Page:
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What refresh rate?

Discussion in 'Plasma TVs Forum' started by John Langton, Apr 15, 2005.

  1. John Langton

    John Langton
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    I have my pc linked to my plasma downstairs. What refresh rate should I set the graphics card at. It allows 60, 70, 75 and 100. Am I right in thinking the higher the refresh rate the less flicker? But does it cause problems/reduce life of plasma if set on a high refresh rate?

    John
     
  2. NicolasB

    NicolasB
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    No. This only applies to CRT monitors, not to plasma, LCD, DLP, DILA, or SED displays. (Or indeed anything else much).

    Unlikely, but it might make the picture look worse. :) Set it to 60Hz and you should be fine.
     
  3. John Langton

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    Thanks. Bit confused now as I understand how a CRT works and the refresh rate but I thought plasmas had a refresh rate aswell

    John
     
  4. Dan L

    Dan L
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    They do, but I guess due to the lower response times on PDPs and LCDs it's not really an issue.
     
  5. John Langton

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    Ok cheers

    John
     
  6. TheCrow

    TheCrow
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    This is fine for NTSC material, but if you are viewing PAL TV or DVDs you will get less motion judder at 75Hz. (3x PALs 25Hz refresh)

    This also depends what your plasma does once it receives the siganl, many actually do a frame rate convert to 60Hz in which case setting anything else will not improve things.

    I chose my Pioneer 50MXE1 specificaly because it will do 50Hz refresh via DVI @ NR.
     
  7. John Langton

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    just to make it clear im talking about the channel that has my pc input. I have it set up correctly on the satalite and dvd player channel was just wondering about the PC.
     
  8. NicolasB

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    He said at the beginning that it was connected to a PC - I assumed that meant for general PC use, not HTPC. However, if you wish to use the PC as a DVD player and/or a video scaler then yes, 50Hz (if supported) or 75Hz otherwise will probably be better for playing PAL DVDs or scaling a PAL source. 60Hz is still preferable for NTSC.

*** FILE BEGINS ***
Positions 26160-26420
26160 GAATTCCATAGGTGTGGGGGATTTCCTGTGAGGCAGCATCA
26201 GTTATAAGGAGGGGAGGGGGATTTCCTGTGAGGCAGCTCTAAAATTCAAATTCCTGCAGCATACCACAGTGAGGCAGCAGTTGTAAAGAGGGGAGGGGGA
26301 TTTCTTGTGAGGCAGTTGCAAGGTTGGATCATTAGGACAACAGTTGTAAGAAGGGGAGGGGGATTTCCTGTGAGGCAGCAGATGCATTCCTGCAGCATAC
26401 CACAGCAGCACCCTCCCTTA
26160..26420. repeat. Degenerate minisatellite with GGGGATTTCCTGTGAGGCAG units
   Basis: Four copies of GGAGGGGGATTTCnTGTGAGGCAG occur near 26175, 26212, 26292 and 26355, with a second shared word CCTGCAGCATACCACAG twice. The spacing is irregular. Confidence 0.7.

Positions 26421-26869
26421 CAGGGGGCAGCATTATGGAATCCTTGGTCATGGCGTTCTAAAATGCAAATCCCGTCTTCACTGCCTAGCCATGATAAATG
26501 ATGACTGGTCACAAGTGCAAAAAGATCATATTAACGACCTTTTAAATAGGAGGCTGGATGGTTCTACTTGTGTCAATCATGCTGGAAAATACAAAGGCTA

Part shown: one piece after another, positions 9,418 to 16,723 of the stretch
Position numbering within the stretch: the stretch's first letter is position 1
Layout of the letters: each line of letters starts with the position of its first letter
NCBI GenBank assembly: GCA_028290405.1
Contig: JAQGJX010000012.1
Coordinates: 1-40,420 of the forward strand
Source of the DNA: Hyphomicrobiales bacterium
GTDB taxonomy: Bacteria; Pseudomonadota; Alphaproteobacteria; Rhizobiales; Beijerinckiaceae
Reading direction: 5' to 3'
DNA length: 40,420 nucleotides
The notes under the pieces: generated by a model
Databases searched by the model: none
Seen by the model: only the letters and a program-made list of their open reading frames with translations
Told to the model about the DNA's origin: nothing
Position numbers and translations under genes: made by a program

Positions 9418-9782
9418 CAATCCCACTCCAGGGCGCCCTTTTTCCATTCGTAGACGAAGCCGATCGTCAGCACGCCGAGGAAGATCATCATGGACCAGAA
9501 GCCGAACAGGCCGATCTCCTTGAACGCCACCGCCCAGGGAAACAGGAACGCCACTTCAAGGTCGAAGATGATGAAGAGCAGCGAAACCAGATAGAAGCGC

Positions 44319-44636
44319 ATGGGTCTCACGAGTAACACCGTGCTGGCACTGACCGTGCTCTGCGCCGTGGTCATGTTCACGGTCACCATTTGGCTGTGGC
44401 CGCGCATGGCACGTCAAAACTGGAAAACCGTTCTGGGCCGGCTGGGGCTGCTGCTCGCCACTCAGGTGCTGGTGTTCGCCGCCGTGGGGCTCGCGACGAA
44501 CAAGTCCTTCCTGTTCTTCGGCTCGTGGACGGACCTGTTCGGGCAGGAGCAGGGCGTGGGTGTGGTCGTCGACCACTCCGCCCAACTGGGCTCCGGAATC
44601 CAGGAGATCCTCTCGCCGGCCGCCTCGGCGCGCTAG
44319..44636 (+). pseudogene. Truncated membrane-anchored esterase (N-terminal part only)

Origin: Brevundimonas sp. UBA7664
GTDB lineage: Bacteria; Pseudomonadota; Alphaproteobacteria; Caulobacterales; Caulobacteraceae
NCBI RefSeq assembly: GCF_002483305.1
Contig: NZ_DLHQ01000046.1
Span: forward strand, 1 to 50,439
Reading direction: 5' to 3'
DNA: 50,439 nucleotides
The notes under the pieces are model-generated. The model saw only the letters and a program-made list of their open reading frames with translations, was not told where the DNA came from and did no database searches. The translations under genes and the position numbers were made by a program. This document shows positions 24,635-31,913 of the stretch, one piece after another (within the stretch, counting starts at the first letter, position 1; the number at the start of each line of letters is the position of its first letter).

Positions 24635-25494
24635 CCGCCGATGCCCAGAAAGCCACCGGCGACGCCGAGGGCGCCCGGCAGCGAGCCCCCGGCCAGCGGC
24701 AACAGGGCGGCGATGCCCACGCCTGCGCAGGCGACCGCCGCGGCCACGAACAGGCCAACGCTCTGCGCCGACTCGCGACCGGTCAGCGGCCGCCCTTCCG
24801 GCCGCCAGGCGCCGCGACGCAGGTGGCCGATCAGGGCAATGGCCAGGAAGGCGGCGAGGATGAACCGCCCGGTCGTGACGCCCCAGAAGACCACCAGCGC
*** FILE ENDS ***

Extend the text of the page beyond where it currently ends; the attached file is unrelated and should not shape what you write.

9. TheCrow

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    Are you using the PC as just a PC, games and web surfing etc?

    I was assuming you were talking about a HTPC, if not forget my comments about PAL and NTSC material and go with 60Hz it seems to be most plasmas natural refresh rate.

    Sorry for the confusion
     
  10. John Langton

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    No worries. Yeah its just a basic pc not even used for gaming. I just got a spare one connected to it so I can work sometimes. Excuse my poor lack of knowledge but what is a HTPC?

    John
     
  11. Jazz Monkey Jr

    Jazz Monkey Jr
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  12. TheCrow

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    HTPC - Home Theater Personal Computer

    You use your PC to playback DVDs, Videos and TV.
    I am using Windows Media Center as a frontend, conecting the PC via DVI into my plasma gives me a complete digital path from DVD or Digital TV.

    Also I am using the PC as a scaler to 1280x768 to match my plasma.
     
  13. John Langton

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    Ah yes Ive heard. And what kind of quality are you getting picture wise? Is it in the same league as a dedicated dvd player with component/HDMI/DVI?

    And the scaler. Why do you upscale it to the native resolution of the plasma? Just for better PQ?

    Cheers

    John
     
  14. NicolasB

    NicolasB
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    It's typically much better.
     
  15. John Langton

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    Its a much better picture than on say for example a Denon DVD player? I am learning something new here and if this is the case then I am due to buy a new laptop so this could save me buying a DVD player. I was intending to buy a Denon 3910 but surely the picture coming from your HTPC laptop cannot be better than this?

    John
     
  16. hornydragon

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    there is a huge thread, using a PC as a scaler a PC is cheaper than a good DVD player and scaler but is alot more hassle too if you enjoy messing with a PC try it out £400 buys you a PC capable of the basics, but laptops are not ideal really tou want a DVi_D output that you can customise for the Plasma, laptops are all about low power consumption and transportability instead of £1400 on alaptop spend £900 on laptop and £500 building an HTPC: http://www.avforums.com/forums/showthread.php?t=180367
     
  17. John Langton

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    Cheers Horny dragon, point taken. However it will prob be a powerful desktop replacement and it doesnt have to be that portable as my job doesnt need it to be. So even in the house it would just be plugged in. Just didnt realise you could get just as good PQ from a laptop than a DVD player. Is this because of the PC resolution that it gives a good picture?